Once LAS installation is complete, the spacecraft will leave the Launch Abort System Facility and continue on its path to the pad, making its way to the spaceport’s Vehicle Assembly Building to be integrated with the SLS rocket ahead of the launch.
Ahead of the Artemis I lunar-bound mission, teams at NASA’s Kennedy Space Center joined the launch abort tower to the Orion spacecraft on July 23. Working inside the spaceport’s Launch Abort System Facility, engineers and technicians with Exploration Ground Systems and primary contractor, Jacobs, lifted the system above the spacecraft and coupled it with the crew module.
The launch abort system is designed to protect astronauts if a problem arises during launch by pulling the spacecraft away from a failing rocket. Although there will be no crew Artemis I, the launch abort system will collect flight data during the ascent to space and then jettison from the spacecraft.
Next, teams will install four ogives – the protective panels that shield the upper portion of the spacecraft during its entry into orbit. Once final checkouts are complete, Orion will be integrated with the Space Launch System rocket.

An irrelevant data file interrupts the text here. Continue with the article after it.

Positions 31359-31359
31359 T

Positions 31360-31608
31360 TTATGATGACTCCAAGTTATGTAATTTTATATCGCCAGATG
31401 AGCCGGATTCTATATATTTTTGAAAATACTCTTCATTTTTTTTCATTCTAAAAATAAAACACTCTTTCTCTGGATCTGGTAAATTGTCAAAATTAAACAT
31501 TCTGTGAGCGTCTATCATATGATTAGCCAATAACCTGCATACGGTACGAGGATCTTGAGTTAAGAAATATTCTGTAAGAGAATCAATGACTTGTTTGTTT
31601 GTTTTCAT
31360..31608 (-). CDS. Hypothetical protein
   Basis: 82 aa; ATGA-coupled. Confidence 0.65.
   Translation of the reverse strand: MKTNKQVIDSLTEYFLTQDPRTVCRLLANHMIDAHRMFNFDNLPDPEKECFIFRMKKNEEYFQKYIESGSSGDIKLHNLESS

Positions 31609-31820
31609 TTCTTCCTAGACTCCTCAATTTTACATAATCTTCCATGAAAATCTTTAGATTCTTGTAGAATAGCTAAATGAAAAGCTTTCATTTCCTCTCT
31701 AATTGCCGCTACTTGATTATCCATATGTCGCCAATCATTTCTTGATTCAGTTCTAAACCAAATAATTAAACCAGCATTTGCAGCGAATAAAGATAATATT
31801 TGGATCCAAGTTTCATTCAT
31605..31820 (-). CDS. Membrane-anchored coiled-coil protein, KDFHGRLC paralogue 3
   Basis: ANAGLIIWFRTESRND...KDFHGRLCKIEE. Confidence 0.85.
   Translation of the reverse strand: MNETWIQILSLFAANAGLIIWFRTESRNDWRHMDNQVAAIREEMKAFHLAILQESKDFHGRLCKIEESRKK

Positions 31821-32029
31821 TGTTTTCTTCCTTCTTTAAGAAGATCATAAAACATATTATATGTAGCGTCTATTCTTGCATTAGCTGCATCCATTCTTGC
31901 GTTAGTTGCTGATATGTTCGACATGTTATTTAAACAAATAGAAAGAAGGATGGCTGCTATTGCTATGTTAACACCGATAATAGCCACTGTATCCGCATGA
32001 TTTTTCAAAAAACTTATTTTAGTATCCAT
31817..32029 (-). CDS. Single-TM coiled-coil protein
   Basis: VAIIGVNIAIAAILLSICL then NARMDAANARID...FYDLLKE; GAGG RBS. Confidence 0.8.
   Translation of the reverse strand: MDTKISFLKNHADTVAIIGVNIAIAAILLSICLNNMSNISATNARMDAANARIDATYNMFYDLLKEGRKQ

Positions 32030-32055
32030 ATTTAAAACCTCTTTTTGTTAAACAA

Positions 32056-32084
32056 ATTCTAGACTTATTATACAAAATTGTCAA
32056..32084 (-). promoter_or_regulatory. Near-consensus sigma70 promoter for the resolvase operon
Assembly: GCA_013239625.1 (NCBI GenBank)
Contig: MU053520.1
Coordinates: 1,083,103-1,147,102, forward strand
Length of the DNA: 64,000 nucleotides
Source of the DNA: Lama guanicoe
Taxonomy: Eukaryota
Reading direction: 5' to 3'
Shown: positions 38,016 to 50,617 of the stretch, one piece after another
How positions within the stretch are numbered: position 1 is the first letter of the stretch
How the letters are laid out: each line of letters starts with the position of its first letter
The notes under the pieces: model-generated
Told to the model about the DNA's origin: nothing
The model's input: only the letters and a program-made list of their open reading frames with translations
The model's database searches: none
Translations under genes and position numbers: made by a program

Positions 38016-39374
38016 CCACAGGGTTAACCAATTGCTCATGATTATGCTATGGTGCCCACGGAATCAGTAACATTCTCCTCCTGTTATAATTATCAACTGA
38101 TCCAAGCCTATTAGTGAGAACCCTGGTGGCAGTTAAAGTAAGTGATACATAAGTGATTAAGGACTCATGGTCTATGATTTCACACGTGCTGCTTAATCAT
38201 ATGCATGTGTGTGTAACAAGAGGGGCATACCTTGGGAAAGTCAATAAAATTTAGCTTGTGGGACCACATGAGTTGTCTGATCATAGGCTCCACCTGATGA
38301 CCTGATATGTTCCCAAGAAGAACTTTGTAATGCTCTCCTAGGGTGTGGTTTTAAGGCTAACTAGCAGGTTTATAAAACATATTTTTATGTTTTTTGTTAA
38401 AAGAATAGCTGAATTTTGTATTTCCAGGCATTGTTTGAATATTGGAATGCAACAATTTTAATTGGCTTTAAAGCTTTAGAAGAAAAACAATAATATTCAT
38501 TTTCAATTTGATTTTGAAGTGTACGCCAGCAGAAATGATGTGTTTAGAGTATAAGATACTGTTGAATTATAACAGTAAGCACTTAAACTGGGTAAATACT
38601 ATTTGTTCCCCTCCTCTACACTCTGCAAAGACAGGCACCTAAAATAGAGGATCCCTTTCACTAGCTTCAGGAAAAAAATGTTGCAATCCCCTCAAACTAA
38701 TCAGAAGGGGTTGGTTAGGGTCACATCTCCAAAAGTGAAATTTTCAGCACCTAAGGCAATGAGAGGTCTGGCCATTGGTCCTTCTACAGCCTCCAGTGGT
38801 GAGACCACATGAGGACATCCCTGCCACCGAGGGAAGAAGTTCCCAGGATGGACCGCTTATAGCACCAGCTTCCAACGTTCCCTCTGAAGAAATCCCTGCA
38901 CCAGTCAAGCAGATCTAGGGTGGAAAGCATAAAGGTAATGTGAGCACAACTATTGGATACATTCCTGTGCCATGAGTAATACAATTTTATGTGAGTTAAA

The Orion spacecraft for the Artemis I mission recently completed fueling and servicing checks while inside the Multi-Payload Processing Facility at NASA’s Kennedy Space Center in Florida. The capsule has now made it to its next stop on the path to the pad – the spaceport’s Launch Abort System Facility.
Crowning the spacecraft with its aerodynamic shape, the launch abort system is designed to pull crew away to safety from the Space Launch System (SLS) rocket in the event of an emergency during launch. This capability was successfully tested during the Orion Pad Abort and Ascent Abort-2 tests and approved for use during crewed missions.
Teams with Exploration Ground Systems and contractor Jacobs will work to add parts of the launch abort system onto the spacecraft. Technicians will install four panels that make up the fairing assembly and protect the spacecraft from heat, air, and acoustic environments during launch and ascent. A launch tower will top the fairing assembly to house the pyrotechnics and a jettison motor. The system will also be outfitted with instruments to record key flight data for later study.